By Armen Zakarian
Official ceremonies marked on Wednesday the 70th birthday anniversary of Karen Demirchian, Armenia’s former parliament speaker and Soviet-era leader assassinated in October 1999.
The country’s entire leadership, including President Robert Kocharian, was present at a remembrance ceremony in Yerevan’s biggest concert hall named after Demirchian shortly after his violent death in the bloody attack on the parliament.
The popular ex-speaker, who ruled Soviet Armenia from 1974-88, was shot dead by gunmen along with then prime minister Vazgen Sarkisian and six other officials. Demirchian and Sarkisian co-headed the Miasnutyun bloc which swept to a landslide victory in the May 1999 elections and took most power reins.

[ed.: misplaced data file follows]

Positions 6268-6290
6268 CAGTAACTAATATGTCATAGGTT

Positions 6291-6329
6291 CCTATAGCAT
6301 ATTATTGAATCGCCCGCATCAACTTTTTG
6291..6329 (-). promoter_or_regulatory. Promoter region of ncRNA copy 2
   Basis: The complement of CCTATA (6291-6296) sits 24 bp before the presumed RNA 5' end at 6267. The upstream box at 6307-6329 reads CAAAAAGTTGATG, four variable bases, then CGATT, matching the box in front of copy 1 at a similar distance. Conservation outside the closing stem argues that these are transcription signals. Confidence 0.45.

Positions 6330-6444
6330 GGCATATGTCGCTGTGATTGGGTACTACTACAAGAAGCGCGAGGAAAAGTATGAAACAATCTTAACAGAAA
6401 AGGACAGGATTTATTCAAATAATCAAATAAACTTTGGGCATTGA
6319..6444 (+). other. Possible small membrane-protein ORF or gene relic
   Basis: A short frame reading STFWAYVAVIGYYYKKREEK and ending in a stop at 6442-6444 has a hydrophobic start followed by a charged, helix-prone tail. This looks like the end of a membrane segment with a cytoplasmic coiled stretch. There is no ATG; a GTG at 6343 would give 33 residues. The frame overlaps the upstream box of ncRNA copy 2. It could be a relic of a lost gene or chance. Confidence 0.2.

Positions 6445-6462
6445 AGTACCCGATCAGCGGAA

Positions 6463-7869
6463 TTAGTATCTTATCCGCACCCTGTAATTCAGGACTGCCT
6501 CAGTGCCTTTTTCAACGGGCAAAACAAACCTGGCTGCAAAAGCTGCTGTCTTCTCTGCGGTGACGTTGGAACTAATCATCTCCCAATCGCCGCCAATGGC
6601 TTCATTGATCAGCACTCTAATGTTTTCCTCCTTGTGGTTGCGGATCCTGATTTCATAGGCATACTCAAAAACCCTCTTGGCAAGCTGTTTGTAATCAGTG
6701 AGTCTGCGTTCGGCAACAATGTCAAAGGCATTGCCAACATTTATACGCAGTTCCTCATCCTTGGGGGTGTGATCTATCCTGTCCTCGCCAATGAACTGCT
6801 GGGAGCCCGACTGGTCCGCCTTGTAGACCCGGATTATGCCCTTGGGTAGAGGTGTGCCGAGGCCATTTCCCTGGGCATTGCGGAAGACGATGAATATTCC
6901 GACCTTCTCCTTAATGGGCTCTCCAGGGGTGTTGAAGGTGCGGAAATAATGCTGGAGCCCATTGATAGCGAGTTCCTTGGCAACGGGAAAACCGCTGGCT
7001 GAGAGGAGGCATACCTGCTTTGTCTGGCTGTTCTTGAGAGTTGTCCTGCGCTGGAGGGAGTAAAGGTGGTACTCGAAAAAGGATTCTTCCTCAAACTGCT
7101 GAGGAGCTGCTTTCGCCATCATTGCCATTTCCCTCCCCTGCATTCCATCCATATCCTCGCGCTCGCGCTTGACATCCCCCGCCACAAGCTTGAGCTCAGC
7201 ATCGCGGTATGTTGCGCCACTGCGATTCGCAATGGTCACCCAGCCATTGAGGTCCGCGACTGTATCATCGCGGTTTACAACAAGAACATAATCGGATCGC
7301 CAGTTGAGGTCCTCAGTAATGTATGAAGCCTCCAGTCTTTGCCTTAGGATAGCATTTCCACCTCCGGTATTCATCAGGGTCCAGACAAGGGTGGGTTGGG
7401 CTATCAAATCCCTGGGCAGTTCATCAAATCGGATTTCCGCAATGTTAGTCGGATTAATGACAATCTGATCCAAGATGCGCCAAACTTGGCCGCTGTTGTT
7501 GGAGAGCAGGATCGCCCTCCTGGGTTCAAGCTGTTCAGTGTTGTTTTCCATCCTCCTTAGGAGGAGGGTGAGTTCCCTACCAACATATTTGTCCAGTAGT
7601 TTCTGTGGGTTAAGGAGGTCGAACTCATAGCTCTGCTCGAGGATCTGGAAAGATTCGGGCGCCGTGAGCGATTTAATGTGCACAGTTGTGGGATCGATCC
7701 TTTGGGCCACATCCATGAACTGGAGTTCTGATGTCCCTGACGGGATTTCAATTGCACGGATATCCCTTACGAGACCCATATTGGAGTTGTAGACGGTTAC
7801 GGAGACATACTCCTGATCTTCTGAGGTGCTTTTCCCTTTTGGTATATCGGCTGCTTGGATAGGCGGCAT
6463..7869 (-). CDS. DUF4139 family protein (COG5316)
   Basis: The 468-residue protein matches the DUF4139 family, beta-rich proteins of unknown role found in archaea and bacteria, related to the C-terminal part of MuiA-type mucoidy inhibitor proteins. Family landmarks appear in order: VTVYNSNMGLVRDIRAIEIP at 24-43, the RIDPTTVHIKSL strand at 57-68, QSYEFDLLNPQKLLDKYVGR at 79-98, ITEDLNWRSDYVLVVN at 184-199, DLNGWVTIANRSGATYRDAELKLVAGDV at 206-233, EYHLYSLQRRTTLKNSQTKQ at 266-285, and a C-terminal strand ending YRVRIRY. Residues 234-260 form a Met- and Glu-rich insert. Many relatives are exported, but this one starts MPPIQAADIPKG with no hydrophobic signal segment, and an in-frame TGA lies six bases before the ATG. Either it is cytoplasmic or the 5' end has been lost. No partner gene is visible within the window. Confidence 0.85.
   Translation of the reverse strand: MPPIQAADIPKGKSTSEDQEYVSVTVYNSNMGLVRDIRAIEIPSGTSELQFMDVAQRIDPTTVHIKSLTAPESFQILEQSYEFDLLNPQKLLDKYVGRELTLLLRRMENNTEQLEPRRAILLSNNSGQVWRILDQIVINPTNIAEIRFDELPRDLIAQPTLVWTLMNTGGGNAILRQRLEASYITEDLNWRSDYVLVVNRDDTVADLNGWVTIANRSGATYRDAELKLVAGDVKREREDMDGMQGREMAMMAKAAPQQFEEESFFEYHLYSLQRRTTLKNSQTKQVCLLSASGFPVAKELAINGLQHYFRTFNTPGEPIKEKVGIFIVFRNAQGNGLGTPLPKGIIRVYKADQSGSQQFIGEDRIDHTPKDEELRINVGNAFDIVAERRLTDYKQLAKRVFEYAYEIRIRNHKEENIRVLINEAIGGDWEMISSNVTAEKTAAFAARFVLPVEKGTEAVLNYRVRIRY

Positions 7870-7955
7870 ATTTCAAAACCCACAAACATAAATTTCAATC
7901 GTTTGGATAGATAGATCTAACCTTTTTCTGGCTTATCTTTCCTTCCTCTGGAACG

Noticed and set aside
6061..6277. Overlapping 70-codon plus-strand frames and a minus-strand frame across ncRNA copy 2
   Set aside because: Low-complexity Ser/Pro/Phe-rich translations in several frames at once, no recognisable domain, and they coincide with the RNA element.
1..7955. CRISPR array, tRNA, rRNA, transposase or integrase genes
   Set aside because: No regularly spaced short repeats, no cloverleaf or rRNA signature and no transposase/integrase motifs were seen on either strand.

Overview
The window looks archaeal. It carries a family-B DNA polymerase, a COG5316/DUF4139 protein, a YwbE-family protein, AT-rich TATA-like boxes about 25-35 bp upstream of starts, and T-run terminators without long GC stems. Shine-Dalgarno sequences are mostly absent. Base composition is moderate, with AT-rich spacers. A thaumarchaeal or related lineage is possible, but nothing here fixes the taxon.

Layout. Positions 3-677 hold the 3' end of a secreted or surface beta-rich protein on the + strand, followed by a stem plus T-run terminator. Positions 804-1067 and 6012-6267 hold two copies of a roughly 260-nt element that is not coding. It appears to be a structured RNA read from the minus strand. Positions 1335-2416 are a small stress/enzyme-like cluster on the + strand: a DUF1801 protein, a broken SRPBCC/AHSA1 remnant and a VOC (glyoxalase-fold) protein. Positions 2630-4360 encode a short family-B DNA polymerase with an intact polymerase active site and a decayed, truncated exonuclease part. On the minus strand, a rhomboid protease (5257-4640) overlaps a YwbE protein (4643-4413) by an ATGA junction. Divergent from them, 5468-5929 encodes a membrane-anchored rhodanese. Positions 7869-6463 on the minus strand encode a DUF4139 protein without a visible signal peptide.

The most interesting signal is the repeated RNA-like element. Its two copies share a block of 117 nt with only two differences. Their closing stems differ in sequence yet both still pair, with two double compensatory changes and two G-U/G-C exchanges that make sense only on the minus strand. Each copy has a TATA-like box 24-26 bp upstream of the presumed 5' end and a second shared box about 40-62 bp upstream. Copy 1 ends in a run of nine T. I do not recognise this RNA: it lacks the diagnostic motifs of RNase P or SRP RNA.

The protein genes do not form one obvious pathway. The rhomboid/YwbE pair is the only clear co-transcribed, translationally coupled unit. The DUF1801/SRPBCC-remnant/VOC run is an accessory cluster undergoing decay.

The government-sponsored ceremonies were overshadowed by the continuing political fallout from the shock killings. Some of the victims’ relatives and friends still suspect Kocharian of masterminding the massacre.
Demirchian’s younger son Stepan, who leads the opposition People’s Party (HZhK), is increasingly critical of the Kocharian government. So is the late prime minister’s brother and successor, Aram Sarkisian.
Kocharian on Wednesday avoided contact with members of the Demirchian family. Nor was he present at a ceremony earlier in the day at Demirchian’s grave inundated by flowers and wreaths.
Demirchian was Kocharian’s main challenger in the disputed 1998 presidential election. He never recognized official results of the vote which gave the victory to the latter.
Speaking to RFE/RL, Prime Minister Andranik Markarian paid tribute to the late speaker’s political legacy and “devotion to the homeland.” “The October 1999 killings pushed many things back,” he said.
The head of the Armenian Apostolic Church, Catholicos Garegin II, said the former Communist leader left an “immortal record and memory.”